As of the 12th of August 2020, Nigeria has recorded 47,290 cases of COVID-19 with 956 deaths. Even now due to the high levels of mistrust in the Nigerian government, a lot of Nigeria’s population still think the pandemic is a hoax or not serious.
We spoke to a Nigerian doctor about his experience in an isolation centre treating coronavirus survivors to help demystify and destigmatize surviving the Coronavirus.
What are the biggest challenges you are facing during this pandemic?
The biggest challenge we faced for the most part was people’s responses to the pandemic itself. The fact is that there are a lot of people who haven’t followed social distancing guidelines and stayed home when they’re supposed to. And there is a lot of misinformation. We have people trying to use all sort of medication to prevent or cure it and all sorts of theories, almost all of which are not correct.
Do you feel you have all the resources to care for your patients? If no, what do you think the government should have done better?
There are never enough resources. Let’s start there. In a pandemic, there are a finite amount of resources that can go round the world when the whole world is affected. But I would say that in Lagos where I work, the Lagos state government has done its best to provide us with resources like Personal Protective Equipment, ventilators in the accredited centres, manpower etc.
What do you think they CAN still do better now at this point?
I feel like there is still not enough sensitization on how bad COVID-19 can get. Yes we know that a lot of people who get the sickness, 80% of patients only have mild to moderate symptoms but for the 6 or 7% that don’t make it, it can be really bad. It sucks because these are cases that can be saved if they are picked up early enough but there hasn’t been enough sensitization about how bad COVID-19 can get.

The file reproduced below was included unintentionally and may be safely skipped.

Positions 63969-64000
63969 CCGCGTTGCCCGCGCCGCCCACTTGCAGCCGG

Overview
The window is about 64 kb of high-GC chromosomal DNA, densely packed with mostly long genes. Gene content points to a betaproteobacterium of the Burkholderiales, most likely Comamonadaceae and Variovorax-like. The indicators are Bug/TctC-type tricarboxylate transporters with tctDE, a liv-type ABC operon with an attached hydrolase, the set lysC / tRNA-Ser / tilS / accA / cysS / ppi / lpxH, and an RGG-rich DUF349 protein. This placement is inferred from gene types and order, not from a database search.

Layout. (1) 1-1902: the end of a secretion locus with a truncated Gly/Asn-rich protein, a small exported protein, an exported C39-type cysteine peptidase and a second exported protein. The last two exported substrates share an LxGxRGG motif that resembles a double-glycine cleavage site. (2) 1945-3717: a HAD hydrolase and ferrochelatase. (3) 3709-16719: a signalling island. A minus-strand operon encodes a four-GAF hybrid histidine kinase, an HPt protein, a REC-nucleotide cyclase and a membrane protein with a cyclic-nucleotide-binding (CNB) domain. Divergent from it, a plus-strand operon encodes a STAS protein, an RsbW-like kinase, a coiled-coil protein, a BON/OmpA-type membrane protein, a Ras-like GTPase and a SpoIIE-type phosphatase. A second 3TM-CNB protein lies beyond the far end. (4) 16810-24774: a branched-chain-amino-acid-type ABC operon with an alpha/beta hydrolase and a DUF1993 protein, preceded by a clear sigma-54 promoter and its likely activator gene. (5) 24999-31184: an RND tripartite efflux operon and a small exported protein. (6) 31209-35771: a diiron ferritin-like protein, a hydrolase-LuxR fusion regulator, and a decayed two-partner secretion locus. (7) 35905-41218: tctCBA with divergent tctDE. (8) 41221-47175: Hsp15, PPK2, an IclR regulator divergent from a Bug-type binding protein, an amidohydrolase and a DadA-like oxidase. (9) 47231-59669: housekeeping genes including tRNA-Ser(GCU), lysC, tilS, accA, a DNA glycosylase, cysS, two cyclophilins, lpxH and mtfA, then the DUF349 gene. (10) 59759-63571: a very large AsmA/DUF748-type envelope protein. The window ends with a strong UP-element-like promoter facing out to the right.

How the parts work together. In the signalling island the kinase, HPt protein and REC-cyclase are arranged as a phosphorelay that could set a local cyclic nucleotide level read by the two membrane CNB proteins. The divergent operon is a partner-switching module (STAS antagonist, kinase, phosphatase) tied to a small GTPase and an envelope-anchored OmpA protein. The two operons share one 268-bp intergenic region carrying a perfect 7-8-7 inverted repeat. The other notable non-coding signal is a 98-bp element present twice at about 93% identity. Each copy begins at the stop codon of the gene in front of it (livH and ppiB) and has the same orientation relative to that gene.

How has working on the front lines affected you mentally? Are there any measures being put in place to help frontline workers get the help they need?
Yeah, it was quite difficult. I was decommissioned about a month ago so I don’t work in the isolation centre anymore but honestly it was really mentally tasking. You were constantly doing mental gymnastics. In the centre I worked, we only accepted confirmed cases and the wards were always full and patient demands could be very overwhelming. There were days when you wake up stressed with a headache and almost every day you wake up with the mind-set that you are the bridge between these patients and losing their lives and causing their families to mourn.
But Lagos state did an amazing job. We had a psychosocial team that we constantly spoke to about our mental health and they helped us keep our minds in shape.
How has it affected your personal life or personal relationships? How do you feel about the obvious distance that need to put between you and your family?
Because I was so busy, some of my personal relationships did suffer. I know I wasn’t as expressive as I used to be and I didn’t speak to my friends and family as I normally would. My family complained a bit because some of them didn’t even want me to go in the first place but they stood by me and I love them all more for it. I wasn’t always the most approachable person at that time.
One thing they wish people knew/ took more seriously about the virus?
I think the fact that it is a virus that can affect anybody. It can catch anyone no matter who the person is. We’ve had former governors die, a sitting chief of staff die, and some people still don’t take it seriously. I would love if people understood the gravity of the virus.
With what you have learnt so far is there anything you would do differently?
Probably apply to volunteer earlier. I know that sounds weird but I wasn’t taking it as seriously. Even though I was advising people to do the needful, I feel like I could have put in my work in the earlier stages of COVID. But no regrets.
Finally, what are your overall insights? What observations would you like to make?
COVID is really bad but Nigeria is trying its best. I can say that for sure. But Nigeria needs to do more for its medical personnel and that needs to start from the public. We don’t appreciate them enough and blame them for all the wrong rather than pointing fingers at the government.
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